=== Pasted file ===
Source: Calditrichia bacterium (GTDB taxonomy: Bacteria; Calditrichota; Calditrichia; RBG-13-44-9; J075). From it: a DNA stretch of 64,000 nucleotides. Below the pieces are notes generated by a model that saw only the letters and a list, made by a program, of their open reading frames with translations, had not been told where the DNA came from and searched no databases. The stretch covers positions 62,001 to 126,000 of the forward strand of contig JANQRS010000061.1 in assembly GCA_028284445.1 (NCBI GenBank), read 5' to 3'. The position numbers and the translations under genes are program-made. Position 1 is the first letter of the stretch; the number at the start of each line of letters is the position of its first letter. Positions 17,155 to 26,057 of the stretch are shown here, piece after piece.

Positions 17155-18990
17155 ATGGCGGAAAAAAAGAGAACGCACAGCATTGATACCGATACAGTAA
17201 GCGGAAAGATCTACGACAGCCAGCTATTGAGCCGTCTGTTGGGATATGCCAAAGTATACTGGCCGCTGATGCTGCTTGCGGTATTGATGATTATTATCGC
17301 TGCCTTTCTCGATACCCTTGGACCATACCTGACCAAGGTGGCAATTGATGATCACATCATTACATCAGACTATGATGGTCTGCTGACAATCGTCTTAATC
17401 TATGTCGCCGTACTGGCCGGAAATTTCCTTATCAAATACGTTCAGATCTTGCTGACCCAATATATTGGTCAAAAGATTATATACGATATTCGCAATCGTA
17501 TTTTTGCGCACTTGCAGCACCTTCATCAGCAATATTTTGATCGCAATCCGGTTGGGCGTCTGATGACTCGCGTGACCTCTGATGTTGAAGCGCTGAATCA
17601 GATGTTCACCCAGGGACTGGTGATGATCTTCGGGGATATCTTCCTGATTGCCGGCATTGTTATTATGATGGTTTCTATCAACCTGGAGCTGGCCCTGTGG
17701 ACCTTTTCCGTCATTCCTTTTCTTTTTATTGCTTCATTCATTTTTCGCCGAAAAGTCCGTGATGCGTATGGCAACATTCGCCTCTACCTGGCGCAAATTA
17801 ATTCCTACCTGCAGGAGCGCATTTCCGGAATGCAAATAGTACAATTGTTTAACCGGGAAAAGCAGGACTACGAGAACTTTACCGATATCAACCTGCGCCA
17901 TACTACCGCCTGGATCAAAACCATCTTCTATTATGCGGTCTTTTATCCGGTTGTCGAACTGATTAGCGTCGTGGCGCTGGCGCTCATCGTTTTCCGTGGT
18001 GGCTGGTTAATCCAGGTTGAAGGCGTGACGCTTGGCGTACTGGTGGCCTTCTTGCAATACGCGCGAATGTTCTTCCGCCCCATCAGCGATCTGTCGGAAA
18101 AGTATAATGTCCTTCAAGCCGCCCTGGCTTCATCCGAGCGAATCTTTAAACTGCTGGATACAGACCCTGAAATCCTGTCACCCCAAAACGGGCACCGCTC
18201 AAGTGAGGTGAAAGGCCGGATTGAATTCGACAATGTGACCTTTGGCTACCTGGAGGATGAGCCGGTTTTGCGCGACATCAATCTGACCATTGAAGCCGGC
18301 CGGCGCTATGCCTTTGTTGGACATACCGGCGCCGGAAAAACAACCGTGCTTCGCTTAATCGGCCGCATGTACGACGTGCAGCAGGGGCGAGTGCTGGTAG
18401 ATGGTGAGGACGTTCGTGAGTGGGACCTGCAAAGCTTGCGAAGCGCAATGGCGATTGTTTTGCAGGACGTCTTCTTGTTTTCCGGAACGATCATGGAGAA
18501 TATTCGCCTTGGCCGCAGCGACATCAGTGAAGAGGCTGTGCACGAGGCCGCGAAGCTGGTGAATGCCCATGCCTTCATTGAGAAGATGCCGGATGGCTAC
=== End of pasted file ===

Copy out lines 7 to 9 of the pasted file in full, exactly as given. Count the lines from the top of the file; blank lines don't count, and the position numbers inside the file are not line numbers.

17501 TTTTTGCGCACTTGCAGCACCTTCATCAGCAATATTTTGATCGCAATCCGGTTGGGCGTCTGATGACTCGCGTGACCTCTGATGTTGAAGCGCTGAATCA
17601 GATGTTCACCCAGGGACTGGTGATGATCTTCGGGGATATCTTCCTGATTGCCGGCATTGTTATTATGATGGTTTCTATCAACCTGGAGCTGGCCCTGTGG
17701 ACCTTTTCCGTCATTCCTTTTCTTTTTATTGCTTCATTCATTTTTCGCCGAAAAGTCCGTGATGCGTATGGCAACATTCGCCTCTACCTGGCGCAAATTA